Architecture gone wild?
For approximately two decades, the discipline of architecture has been undergoing a “Cambrian explosion” (Kipnis, 2015) of outcomes, influenced by methods, tools, and techniques driven by exponential growth in digital technologies. Latent in these developments are potential transformations of the role the discipline plays in the built environment: expanding design considerations to include possible future scenarios for the life of architecture; decentering the primacy of human purpose and agency in the built environment, and utilising the complex dynamics of systemic relations to reshape spatial environments and humans’ roles in them.
What opportunities, and troubles, lie within these possibilities?
Now that the architecture discipline seems to be arriving at a period of digital sobriety in its modes of practice and generative methods, critical perspectives are needed. In what ways might architects begin to settle into a broader territory of operativity and awareness, and what would this mean for the discipline and its practices? Can this intense period of augmenting design processes and their outcomes also afford ways of reimagining the intentionality of what architecture is and what/whom it is for?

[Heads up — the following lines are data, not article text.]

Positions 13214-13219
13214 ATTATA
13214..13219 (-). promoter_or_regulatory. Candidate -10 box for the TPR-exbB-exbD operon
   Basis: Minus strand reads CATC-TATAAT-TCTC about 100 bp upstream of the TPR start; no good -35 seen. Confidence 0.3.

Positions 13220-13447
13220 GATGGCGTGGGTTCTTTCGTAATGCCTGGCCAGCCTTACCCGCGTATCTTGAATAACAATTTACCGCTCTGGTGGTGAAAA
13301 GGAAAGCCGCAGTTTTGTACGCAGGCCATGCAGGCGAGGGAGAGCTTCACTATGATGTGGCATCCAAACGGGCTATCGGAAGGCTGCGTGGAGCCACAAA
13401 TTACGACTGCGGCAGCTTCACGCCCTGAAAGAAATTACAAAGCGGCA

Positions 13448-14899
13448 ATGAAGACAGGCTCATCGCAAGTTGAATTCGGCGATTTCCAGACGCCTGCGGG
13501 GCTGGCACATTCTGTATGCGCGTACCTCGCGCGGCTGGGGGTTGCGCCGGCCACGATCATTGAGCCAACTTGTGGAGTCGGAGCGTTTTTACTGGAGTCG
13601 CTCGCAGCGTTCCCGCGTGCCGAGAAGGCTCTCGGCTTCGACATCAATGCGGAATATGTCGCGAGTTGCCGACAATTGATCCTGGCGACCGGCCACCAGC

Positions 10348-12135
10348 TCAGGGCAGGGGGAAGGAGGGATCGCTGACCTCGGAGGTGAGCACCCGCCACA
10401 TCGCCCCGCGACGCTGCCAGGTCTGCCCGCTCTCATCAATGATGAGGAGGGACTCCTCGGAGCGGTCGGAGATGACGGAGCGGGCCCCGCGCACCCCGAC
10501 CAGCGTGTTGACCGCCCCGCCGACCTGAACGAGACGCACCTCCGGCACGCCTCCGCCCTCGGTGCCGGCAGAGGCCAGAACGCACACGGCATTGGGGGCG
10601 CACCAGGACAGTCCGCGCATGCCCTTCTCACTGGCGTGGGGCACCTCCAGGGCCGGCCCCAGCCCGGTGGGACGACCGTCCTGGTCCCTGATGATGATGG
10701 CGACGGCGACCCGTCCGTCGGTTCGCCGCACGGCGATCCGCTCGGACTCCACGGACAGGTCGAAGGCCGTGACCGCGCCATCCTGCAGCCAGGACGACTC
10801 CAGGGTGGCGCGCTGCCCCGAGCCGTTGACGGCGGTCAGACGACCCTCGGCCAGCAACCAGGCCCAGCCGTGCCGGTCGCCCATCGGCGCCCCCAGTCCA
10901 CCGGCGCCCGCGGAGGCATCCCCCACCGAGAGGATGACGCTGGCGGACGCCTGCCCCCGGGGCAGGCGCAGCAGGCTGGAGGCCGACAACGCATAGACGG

Davidova, M. (2016). Socio-environmental relations of non-discrete spaces and architectures. Proceedings of Relating Systems Thinking and Design (RSD5) 2016 Symposium. https://rsdsymposium.org/socio-environmental-relations-of-non-discrete-spaces-and-architectures/
Ferrando, F. (2019). Philosophical posthumanism. Bloomsbury Publishing.
Kipnis, J. (2015, October 5). [Symposium contribution]. In D. Ghertovici (Chair), ArchAgenda debates: Setting the agenda for 21st century architecture and design [Symposium]. Chicago Architecture Biennial 2015. https://youtu.be/fREpJZRx2xY
Sørensen, S.. (2017). Towards embedded architectures: Informed non-standard and information-based design. Proceedings of Relating Systems Thinking and Design (RSD6) 2017 Symposium. https://rsdsymposium.org/architecture-and-urban-ecologies/
Thanks to those who have proposed and developed the focuses: Gareth Owen Lloyd, Christopher Daniel, Dulmini Perera, Sally Sutherland, Ben Sweeting, James Tooze, Jeffrey P. Turko, and Josina Vink.